$results = Promise\unwrap( $requestPromises );

// You can access each result using the key provided to the unwrap function.
print_r( $results['Page1'], $results['Page2'], $results['Page3'] )

 

MediaWiki CRAP – The worst of it

I don’t mean Mediawiki is crap! The Change Risk Anti-Patterns (CRAP) Index is calculated based on the cyclomatic complexity and code coverage of a unit of code. Complex code and untested code will have a higher CRAP index compared with simple well tested code. Over the last 2 years I have been tracking the CRAP index of some of Mediawikis more complex classes as reported by the automatic coverage reports, and this is a simple summary of what has been happening.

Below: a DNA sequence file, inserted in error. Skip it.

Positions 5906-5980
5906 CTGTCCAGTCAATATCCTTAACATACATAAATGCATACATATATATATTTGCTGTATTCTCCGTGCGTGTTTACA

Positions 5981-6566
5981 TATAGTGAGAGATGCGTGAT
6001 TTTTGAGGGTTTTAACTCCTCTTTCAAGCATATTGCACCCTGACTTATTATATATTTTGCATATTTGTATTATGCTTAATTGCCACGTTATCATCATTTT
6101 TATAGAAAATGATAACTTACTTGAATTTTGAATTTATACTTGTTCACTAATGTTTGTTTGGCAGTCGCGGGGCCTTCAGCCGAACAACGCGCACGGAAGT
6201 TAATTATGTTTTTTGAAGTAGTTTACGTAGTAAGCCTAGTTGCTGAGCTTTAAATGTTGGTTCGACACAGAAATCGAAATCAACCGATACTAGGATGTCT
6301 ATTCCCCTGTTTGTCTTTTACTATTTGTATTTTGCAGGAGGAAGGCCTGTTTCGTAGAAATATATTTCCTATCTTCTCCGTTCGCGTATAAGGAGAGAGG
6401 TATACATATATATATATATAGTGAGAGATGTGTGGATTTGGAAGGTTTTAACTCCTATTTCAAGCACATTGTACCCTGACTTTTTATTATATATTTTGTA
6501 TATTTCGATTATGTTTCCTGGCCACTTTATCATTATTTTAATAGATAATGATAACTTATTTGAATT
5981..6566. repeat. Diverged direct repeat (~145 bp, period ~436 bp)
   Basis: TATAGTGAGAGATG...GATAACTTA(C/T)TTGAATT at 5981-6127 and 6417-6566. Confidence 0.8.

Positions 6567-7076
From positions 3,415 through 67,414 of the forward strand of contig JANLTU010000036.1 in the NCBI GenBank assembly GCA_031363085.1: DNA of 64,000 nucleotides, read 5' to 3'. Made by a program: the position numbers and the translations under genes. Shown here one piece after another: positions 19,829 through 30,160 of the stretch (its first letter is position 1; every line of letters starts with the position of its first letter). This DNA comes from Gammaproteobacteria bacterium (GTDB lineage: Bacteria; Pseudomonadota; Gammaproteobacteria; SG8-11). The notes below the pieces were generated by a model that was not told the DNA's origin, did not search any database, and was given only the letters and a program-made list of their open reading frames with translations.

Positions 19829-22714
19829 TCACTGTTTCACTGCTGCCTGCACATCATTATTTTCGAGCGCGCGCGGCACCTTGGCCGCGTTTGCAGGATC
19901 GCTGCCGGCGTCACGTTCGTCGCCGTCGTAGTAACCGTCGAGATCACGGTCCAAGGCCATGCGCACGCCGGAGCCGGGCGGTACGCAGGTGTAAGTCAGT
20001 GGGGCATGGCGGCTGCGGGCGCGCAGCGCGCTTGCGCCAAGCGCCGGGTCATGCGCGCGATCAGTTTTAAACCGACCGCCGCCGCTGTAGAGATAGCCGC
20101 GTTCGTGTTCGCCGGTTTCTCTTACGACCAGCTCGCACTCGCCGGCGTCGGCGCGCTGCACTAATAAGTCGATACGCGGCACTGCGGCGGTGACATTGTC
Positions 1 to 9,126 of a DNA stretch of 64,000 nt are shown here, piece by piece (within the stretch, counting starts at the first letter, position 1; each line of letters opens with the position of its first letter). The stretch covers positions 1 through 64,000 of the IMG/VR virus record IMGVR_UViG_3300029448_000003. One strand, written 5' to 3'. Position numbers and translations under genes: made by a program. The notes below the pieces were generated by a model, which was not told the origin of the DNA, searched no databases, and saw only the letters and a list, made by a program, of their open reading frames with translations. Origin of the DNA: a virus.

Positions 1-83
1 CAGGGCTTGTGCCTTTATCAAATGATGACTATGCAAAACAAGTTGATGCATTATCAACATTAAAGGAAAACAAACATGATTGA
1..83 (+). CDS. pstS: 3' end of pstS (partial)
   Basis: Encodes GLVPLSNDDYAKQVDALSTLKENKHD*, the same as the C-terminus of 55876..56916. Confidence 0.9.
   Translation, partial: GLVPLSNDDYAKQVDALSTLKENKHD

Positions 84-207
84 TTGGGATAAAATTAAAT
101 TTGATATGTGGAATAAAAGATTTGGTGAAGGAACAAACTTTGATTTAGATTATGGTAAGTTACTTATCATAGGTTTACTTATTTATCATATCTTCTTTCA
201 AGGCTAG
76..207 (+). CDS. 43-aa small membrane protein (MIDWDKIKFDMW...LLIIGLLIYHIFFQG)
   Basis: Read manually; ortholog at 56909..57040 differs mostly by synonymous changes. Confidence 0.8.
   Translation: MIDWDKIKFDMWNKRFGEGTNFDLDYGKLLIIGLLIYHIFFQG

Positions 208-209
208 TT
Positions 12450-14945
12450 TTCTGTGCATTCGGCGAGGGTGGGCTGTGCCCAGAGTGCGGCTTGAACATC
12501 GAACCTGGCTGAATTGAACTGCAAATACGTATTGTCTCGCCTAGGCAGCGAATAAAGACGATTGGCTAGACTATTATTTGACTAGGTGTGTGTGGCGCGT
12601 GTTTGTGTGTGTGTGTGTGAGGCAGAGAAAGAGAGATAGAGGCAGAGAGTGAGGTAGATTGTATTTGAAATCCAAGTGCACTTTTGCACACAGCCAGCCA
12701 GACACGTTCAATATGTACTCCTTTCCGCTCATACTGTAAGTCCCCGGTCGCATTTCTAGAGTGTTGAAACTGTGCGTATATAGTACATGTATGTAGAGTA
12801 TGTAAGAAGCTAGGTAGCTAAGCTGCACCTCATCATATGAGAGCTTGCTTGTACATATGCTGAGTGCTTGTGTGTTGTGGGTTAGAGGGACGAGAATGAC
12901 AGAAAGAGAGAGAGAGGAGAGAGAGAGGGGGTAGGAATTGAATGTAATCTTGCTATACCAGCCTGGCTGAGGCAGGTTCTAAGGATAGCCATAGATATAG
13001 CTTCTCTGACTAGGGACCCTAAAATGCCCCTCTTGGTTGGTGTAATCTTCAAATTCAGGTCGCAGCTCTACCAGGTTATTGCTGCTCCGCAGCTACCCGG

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Misled by PHPUnit at() method

So it turns out the at() method doesn’t quite do what I had initially thought….

I have recently been working on some tests for the new Newsletter extension for Mediawiki, specifically to test the NewslettterTablePager class. This thing extends the TablePager class in Mediawiki which is designed to make displaying information from a database table on a special page on a mediawiki site easy, and also easily enable things such as sorting.

The code interacts with the database and gets a ResultWrapper object, and the Pager uses the numRows(), seek() and fetchObject() methods, all of which I thought would be incredibly simple to mock.

Attempt 1

My first attempt where I first notice I have been thinking about the at() method all wrong can be seen below:

   private function getMockDatabase( array $resultObjects ) {
        $mockResult = $this->getMock( 'ResultWrapper' );
        $mockResult->expects( $this->atLeastOnce() )
            ->method( 'numRows' )